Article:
PBT: Alive 'n' Kicking
The MPLS camp is determined to write PBT's obituary. Even former supporters of the controversial Ethernet technology, such as Huawei Technologies Co. Ltd. and Nokia Networks , are keen to dig PBT's grave now that they are no longer championing the still pre-standards flavor of Ethernet. (See Nokia Siemens Gets Ruthless on R&D Focus and Huawei Joins PBT Fan Club.)
On numerous occasions in conference presentations and one-to-one briefings in Berlin, PBT's relevance was called into question or dismissed.
The MPLS camp's alternative to PBT, of course, is MPLS-TP (transport profile), another pre-standards technology that is being pushed hard here by the likes of Nokia Siemens, Cisco Systems Inc. (Nasdaq: CSCO), and Alcatel-Lucent (NYSE: ALU). (See Transport MPLS Gets a Makeover.)
But PBT is alive, and even kicking: The news that Sprint Corp. (NYSE: S), widely regarded as a Cisco shop, is deploying equipment from Ciena Corp. (NYSE: CIEN) to use PBT for WiMax traffic backhaul was a boost for the technology's supporters, who say there are more such announcements to come. (See Sprint Joins PBT Club, Tejas Launches PBT Platform, and Extreme Goes for Ethernet Glory.)
And while BT Group plc (NYSE: BT; London: BTA) famously revised its PBT-based strategy earlier this year, the technology has not been altogether abandoned by the British incumbent and is still set to be used in certain point-to-point scenarios, such as data center connectivity and data backhaul, in the future. (See PBT Sidelined at BT and Nortel: There's More to PBT Than BT.)
Tim Hubbard, head of technology and platform introduction within BT Design (which designs and builds the carrier's core and metro infrastructure), says BT continues to "explore and evaluate" new technologies. Addressing attendees here in Berlin, he said BT's decision to adopt an MPLS-based Ethernet service strategy was dictated by the need to build and launch new services quickly.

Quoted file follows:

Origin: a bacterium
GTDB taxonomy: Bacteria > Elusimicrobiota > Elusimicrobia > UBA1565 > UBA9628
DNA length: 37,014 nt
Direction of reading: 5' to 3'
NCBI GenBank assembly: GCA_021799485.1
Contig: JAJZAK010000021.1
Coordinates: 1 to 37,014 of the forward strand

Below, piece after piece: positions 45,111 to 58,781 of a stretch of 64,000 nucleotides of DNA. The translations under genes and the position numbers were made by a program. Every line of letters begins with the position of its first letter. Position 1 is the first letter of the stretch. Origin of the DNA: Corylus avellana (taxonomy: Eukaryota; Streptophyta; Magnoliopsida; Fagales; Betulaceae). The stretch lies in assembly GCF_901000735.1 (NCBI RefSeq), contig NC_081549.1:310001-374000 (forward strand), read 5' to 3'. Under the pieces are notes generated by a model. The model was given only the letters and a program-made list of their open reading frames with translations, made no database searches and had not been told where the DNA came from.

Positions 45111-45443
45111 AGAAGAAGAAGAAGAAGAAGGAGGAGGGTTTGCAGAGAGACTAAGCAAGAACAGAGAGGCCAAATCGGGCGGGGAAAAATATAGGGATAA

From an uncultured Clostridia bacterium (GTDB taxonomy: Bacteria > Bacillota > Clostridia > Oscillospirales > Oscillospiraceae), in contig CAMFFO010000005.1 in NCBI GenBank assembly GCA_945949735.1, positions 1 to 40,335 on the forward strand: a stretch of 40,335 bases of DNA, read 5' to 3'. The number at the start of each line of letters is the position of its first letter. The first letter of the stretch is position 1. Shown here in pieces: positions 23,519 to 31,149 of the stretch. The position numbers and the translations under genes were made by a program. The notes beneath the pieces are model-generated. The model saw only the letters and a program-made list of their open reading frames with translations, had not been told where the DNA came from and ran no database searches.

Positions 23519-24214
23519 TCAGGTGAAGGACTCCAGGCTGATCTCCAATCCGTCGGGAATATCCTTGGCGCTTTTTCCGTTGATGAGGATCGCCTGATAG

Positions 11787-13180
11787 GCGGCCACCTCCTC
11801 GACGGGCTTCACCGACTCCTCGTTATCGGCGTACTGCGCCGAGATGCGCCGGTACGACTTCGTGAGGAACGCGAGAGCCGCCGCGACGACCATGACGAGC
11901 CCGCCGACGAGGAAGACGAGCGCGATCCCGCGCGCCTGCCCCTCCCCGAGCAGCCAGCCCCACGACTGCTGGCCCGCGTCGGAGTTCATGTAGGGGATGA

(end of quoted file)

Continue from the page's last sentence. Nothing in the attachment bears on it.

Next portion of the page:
Responding to questions about whether BT would ultimately deploy PBT, MPLS-TP, or both, he stated: "We're still evaluating the technologies to see how best they might be used to meet customer needs. What we are not doing is building a platform then figuring out how to use it," something that BT had planned to do when it introduced PBT into its 21CN strategy a few years ago. (See PBT Stars at Ethernet Expo and Nortel, Siemens Win PBT Deals at BT.)
But the real coup for the PBT camp came from Dr. Alireza Mahmoodshahi, the CTO of Colt Technology Services Group Ltd , and one of the European carrier Ethernet sector's most prominent figures.
Mahmoodshahi gave a presentation outlining COLT's new network deployment, which is based on Nokia Siemens equipment and which, ultimately, will deploy MPLS-TP for packet transport. (See More Rides Coming on Colt's NGN and Colt Unveils NGN Vendors.)
But that didn't stop the CTO from noting that "there are a lot of opportunities for PBB and PBT in backhaul -- it's the cheapest way to do that, no doubt."
That cost message, along with the SDH-like management claims, is exactly what PBT's supporters, still led by Nortel Networks Ltd. , are stressing in their messaging. Mark Canepa, CEO of Extreme Networks Inc. (Nasdaq: EXTR), which has just unveiled its new high-capacity carrier Ethernet switch, says the proposition is all about lowering capex and opex in metro networks as carriers deal with the growth of data and video traffic, while his chief marketing officer, Paul Hooper, adds, "The cost factor is very important in metro networks -- there are a lot of ports." (See Extreme Goes for Ethernet Glory.)
— Ray Le Maistre, International News Editor, Light Reading